Member of the Month
George Kent, MD
George Kent, MD is a graduate of Case Western Reserve University School of Medicine and completed his residency at the Community Hospital of Sonoma County Family Medicine residency in Santa Rosa. He currently serves as Associate Director of Stanford-O’Connor Family Medicine Residency Program and is an Adjunct Clinical Professor at Stanford School of Medicine. Dr. Kent has been an engaged member of CAFP and the Santa Clara Chapter for more than three decades, most recently as a faculty member at the annual Clinical Forum. From a career chock full of fascinating experiences, Dr. Kent shared this tidbit, “I play keyboards and have gigged in clubs for years – I appreciate being part of the local musician community. Once I delivered a baby between sets!”
Why did you choose family medicine?
Like most medical students who ultimately choose the field, I found that I enjoyed every clinical rotation and didn’t want to exclude any subject area from clinical practice. I loved OB, but didn’t want to give up caring for the babies afterwards. I loved the intellectual challenges of internal medicine and the subspecialties. I loved the OR, but decided that I could compromise by learning outpatient surgical procedures. The broad scope of practice can be intimidating to some, but I found it fascinating and I knew that it would be unlikely that I would ever get bored. I dislike boredom more than just about anything!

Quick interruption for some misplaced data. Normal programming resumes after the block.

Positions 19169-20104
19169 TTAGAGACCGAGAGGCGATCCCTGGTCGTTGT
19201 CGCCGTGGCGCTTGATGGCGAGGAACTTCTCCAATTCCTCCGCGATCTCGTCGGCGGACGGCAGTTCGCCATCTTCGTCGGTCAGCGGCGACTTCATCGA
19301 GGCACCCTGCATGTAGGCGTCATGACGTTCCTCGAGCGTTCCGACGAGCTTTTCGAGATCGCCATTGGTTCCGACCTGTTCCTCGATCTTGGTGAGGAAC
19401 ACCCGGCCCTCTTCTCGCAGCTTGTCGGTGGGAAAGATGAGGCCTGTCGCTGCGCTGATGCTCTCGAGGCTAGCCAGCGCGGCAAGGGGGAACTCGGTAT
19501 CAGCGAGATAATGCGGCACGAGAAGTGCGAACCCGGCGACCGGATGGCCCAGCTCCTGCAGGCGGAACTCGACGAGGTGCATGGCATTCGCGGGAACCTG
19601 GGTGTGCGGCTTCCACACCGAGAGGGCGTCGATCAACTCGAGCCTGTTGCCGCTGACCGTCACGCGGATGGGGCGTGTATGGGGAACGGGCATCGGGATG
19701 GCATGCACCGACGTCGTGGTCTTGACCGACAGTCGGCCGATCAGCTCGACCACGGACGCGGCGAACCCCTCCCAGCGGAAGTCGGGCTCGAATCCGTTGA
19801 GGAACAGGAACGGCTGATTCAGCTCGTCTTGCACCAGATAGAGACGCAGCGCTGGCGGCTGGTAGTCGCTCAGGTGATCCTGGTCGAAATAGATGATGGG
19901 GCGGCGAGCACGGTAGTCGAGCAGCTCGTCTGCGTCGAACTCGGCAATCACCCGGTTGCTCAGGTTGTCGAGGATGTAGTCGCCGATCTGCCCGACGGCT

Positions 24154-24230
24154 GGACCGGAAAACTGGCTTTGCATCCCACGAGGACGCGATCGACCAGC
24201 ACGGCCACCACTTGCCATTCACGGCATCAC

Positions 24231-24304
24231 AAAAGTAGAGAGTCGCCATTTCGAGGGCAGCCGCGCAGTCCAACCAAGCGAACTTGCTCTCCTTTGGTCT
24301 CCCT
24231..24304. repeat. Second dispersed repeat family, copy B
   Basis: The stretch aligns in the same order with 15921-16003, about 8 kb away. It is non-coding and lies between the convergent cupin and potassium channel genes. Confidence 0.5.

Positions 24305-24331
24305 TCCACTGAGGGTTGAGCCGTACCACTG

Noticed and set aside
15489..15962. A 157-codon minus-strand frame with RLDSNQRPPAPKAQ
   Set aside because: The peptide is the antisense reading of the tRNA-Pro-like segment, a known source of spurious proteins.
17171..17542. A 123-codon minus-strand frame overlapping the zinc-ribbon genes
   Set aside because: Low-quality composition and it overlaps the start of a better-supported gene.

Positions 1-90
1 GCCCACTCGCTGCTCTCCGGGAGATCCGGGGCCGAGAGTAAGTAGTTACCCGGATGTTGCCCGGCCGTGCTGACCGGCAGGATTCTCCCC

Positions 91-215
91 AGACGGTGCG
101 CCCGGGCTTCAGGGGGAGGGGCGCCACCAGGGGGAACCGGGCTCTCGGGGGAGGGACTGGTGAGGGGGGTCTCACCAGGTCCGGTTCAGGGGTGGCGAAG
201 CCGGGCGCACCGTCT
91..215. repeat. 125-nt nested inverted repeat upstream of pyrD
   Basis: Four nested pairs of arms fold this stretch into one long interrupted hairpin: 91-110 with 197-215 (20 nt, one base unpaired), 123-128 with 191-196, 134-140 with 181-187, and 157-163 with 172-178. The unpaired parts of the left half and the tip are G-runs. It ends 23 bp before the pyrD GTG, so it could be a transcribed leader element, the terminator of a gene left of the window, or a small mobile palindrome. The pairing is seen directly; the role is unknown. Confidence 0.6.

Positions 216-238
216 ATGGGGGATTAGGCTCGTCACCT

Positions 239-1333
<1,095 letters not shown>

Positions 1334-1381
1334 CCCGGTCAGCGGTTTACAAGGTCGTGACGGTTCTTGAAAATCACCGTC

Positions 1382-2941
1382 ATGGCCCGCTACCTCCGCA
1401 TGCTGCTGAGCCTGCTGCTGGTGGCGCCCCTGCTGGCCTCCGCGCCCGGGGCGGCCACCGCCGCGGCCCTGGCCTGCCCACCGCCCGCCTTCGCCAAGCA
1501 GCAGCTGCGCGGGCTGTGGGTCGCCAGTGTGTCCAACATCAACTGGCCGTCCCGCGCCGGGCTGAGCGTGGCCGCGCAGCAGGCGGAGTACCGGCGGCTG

Were you inspired by anyone to pursue family medicine?
The first person in my life to inspire me was my father, who was an OB/GYN in Kansas City, Missouri – I saw how his patients loved and appreciated him. Quite often, when we were out and about, one of his many patients would shower him with affection. He delivered several thousand babies in his long career. Later on, as an undergraduate at Stanford, struggling with the rigorous pre-med courses, I remember that on a particularly difficult day when I was considering changing my career direction, a friend told me about a clinic in a remote area in Sinaloa, Mexico where volunteers were helping to teach village health workers. I took a year off from school and experienced primary care medicine firsthand – I delivered babies with midwives; treated a variety of conditions with the help of occasional physician volunteers, a good supply of textbooks and donated medicines as resources; traveled by horseback deep into the mountains to immunize children; and basically immersed myself in the role of a volunteer health worker and teacher/learner. The experience was exhilarating and confirmed that family medicine was my calling – I realized that having a broad range of skills would help me provide what most people need, in virtually any setting. Later, as a medical student at Case Western Reserve University, I had good role models and a strong family medicine department to counteract the bias against primary care rampant in most academic settings, and persists today. I liked being part of a “counterculture” movement, knowing that our nation needed more primary care physicians despite the disincentives.
Describe some interesting and memorable experiences with your patients: